Bor­der of­fi­cials pre­pare for ar­rival of mi­grant car­a­van

Say they see no way to speed asylum process

USA TODAY Weekend Extra - - FRONT PAGE - Alan Gomez

SAN DIEGO – With 2,100 Na­tional Guards­men al­ready fanned out along the south­ern bor­der and an­other 1,000 troops on the way, the Trump ad­min­is­tra­tion is do­ing every­thing it can to en­sure that mem­bers of the mi­grant car­a­van headed north through Mex­ico do not il­le­gally en­ter the United States.

But af­ter tour­ing the largest port of en­try along that bor­der Fri­day, the head of Cus­toms and Bor­der Pro­tec­tion con­ceded that his of­fi­cers don’t have a way to speed up their abil­ity to process car­a­van mem­bers try­ing to en­ter the coun­try legally by re­quest­ing asylum.

While vis­it­ing the San Ysidro Port of En­try, the main cross­ing be­tween San

“We’re not go­ing to al­low a large group to push into the United States un­law­fully. We can’t have it. It’s not safe for any­body in­volved.” Kevin McAleenan Com­mis­sioner of Cus­toms and Bor­der Pro­tec­tion

Diego and Ti­juana, CBP Com­mis­sioner Kevin McAleenan said his agency views the loom­ing ar­rival of the mi­grant car­a­van as a “law en­force­ment sit­u­a­tion.”

He said his Bor­der Pa­trol agents and mem­bers of the mil­i­tary will be ready to rapidly de­ploy any­where along the nearly 2,000-mile bor­der to en­sure the car­a­van does not force its way across the bor­der, as it did when it crossed from Gu­atemala into Mex­ico.

“We’re not go­ing to al­low a large group to push into the United States un­law­fully,” he said. “We can’t have it. It’s not safe for any­body in­volved.”

But the last mi­grant car­a­van that reached the United States ear­lier this year showed that most par­tic­i­pants took the le­gal route by ap­ply­ing for asylum. Ac­cord­ing to U.S. Cit­i­zen­ship and Im­mi­gra­tion Ser­vices, 122 car­a­van mem­bers were caught il­le­gally cross­ing the bor­der, but 401 re­quested asylum, with 93 per­cent pass­ing their ini­tial screen­ing.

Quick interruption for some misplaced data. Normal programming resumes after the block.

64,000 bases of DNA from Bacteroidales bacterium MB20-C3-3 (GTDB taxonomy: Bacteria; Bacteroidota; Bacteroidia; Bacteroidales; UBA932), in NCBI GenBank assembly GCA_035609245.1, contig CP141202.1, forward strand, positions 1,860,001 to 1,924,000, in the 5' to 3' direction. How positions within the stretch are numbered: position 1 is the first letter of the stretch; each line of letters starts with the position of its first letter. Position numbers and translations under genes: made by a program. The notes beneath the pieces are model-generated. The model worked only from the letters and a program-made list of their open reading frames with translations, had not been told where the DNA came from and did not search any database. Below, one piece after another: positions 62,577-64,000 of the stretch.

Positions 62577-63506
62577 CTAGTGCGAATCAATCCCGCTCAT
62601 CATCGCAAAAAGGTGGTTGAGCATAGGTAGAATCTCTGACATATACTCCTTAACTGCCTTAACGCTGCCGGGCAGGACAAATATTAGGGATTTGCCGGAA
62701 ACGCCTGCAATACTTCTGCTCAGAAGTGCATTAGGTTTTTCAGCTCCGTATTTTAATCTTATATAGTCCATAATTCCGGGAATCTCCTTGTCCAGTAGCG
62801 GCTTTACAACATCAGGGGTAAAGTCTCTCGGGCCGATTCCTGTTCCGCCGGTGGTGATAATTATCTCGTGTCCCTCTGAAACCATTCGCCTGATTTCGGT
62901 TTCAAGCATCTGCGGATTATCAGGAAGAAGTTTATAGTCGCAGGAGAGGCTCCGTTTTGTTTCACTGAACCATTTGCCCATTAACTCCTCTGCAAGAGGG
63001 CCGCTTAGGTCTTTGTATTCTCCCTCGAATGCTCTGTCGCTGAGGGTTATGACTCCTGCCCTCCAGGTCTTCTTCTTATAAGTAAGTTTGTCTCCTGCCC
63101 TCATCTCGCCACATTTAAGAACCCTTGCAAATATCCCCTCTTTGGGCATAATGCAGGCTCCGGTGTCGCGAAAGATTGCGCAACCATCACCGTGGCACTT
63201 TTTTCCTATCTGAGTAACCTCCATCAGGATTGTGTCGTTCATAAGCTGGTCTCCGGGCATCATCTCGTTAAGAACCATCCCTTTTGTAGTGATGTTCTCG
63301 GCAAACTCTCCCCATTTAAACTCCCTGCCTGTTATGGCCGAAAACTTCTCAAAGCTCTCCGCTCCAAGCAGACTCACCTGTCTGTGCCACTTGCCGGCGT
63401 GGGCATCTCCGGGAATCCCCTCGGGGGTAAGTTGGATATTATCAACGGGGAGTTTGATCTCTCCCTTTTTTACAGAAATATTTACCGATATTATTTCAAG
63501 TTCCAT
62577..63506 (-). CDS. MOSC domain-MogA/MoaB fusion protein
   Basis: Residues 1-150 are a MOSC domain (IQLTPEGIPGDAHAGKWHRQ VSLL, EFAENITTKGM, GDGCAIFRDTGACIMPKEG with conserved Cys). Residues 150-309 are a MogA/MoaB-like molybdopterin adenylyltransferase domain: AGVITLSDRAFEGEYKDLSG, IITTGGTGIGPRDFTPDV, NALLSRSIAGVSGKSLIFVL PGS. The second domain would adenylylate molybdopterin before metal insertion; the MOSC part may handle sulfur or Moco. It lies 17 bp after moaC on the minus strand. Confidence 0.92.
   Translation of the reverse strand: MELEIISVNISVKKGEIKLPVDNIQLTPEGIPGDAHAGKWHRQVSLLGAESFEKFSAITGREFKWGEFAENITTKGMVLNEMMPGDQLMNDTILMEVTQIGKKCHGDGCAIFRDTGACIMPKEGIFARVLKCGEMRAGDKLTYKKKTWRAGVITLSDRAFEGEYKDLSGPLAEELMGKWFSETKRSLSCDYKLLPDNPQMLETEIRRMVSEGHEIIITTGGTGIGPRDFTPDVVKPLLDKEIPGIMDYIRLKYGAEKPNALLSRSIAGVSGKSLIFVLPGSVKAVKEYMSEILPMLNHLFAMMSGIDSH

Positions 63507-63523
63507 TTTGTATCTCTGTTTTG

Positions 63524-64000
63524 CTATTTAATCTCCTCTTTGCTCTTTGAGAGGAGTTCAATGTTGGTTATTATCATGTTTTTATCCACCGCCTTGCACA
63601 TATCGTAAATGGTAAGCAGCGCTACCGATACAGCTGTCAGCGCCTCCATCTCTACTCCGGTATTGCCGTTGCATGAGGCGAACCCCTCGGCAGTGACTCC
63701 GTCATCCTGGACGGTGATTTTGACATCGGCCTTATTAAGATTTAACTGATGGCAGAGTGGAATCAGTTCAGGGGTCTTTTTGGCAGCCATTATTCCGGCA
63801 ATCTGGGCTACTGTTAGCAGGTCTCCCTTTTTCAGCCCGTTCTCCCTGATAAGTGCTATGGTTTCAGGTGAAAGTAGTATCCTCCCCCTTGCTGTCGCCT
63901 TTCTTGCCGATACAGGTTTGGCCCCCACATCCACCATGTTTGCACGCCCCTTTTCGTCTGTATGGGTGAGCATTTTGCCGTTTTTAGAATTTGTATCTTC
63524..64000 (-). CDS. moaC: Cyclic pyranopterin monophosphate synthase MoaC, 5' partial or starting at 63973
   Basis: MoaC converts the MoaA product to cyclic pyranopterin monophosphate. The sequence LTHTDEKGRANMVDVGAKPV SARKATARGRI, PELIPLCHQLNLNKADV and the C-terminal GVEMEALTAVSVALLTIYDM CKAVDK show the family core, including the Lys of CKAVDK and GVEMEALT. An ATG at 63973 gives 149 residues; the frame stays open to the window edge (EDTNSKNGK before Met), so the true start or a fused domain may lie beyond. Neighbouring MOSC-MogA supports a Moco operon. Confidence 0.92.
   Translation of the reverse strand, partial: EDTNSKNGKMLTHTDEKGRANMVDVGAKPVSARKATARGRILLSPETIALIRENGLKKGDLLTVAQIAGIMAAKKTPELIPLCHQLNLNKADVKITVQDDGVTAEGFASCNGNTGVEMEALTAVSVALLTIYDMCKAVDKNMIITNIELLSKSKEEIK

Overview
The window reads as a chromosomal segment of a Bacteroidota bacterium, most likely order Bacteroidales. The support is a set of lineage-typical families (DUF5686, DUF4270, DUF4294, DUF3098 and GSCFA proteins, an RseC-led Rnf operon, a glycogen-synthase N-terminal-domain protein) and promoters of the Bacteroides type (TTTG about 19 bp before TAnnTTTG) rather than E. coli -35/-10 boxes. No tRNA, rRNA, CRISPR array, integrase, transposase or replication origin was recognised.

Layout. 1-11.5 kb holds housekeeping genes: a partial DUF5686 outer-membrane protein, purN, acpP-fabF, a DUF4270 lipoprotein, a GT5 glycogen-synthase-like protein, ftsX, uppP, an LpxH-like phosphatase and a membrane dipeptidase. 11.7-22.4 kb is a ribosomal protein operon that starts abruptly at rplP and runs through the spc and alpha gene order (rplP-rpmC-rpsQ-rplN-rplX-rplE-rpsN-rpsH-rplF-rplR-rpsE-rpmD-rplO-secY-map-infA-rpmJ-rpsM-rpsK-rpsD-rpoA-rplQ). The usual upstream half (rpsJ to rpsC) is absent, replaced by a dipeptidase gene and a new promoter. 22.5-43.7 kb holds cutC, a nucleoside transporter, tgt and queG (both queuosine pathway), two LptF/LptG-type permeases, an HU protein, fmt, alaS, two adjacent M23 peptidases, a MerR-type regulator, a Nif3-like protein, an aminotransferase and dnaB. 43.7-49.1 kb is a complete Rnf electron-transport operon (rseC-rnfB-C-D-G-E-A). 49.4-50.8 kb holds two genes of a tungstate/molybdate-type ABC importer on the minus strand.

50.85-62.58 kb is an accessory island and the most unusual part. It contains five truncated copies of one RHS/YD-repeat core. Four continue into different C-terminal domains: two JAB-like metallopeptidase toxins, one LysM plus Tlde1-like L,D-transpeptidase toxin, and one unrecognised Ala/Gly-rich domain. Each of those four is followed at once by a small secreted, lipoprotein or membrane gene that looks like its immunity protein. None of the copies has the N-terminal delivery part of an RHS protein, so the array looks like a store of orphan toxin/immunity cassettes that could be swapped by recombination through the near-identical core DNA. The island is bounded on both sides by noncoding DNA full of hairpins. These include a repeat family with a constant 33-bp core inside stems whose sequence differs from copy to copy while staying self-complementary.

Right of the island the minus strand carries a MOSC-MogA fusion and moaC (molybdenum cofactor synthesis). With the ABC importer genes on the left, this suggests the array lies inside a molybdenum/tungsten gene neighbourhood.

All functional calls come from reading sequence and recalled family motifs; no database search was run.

Still, McAleenan said his hands are tied as to how his of­fi­cers can process more car­a­van mem­bers who present them­selves at ports of en­try, as the De­part­ment of Home­land Se­cu­rity has urged them to do.

“It’s not turn­ing peo­ple away; it’s ask­ing them to wait,” he said.

McAleenan’s tour of the bor­der comes as the Trump ad­min­is­tra­tion searches for a way to dis­suade or halt the mi­grant car­a­van that has been es­ti­mated at up to 10,000 peo­ple.

De­part­ment of Home­land Se­cu­rity Sec­re­tary Kirst­jen Nielsen said dur­ing her own tour of the Cal­i­for­nia bor­der Fri­day that “every­thing is on the ta­ble,” in­clud­ing a pro­posal to halt all asylum re­quests along the south­ern bor­der. Mex­i­can Pres­i­dent En­rique Pena Ni­eto, un­der pres­sure from Pres­i­dent Don­ald Trump, an­nounced that car­a­van mem­bers who stay in the south­ern por­tion of his coun­try would be given tem­po­rary work per­mits and ac­cess to pub­lic health ben­e­fits, ed­u­ca­tion and shel­ters.

None of that has stopped the ma­jor­ity of car­a­van mem­bers, who con­tinue their slow trek north. U.S. of­fi­cials are up­dat­ing their mass mi­gra­tion re­sponse plans all across the bor­der be­cause it re­mains un­clear where or when the group will ar­rive.

McAleenan, who over­sees Cus­toms of­fi­cers who man the na­tion’s ports of en­try and Bor­der Pa­trol agents who mon­i­tor the vast stretches in be­tween, said the ideal place would be the San Ysidro port. Of­fi­cials there fi­nal­ized a mul­ti­year, $750 mil­lion up­grade in Au­gust that vastly ex­panded the num­ber of lanes avail­able for cargo trucks, buses, per­sonal ve­hi­cles and pedes­tri­ans. About 100,000 peo­ple cross through the port each day.

De­spite im­prove­ments, the fa­cil­ity can only process about 100 asy­lum­seek­ers each day, hous­ing them in base­ment hold­ing cells. McAleenan said they are of­ten stuck there un­til space opens up in de­ten­tion fa­cil­i­ties run by Im­mi­gra­tion and Cus­toms En­force­ment for adults and the De­part­ment of Health and Hu­man Ser­vices for mi­nors.


Cus­toms and Bor­der Pro­tec­tion head Kevin McAleenan is briefed at San Diego’s San Ysidro cross­ing.

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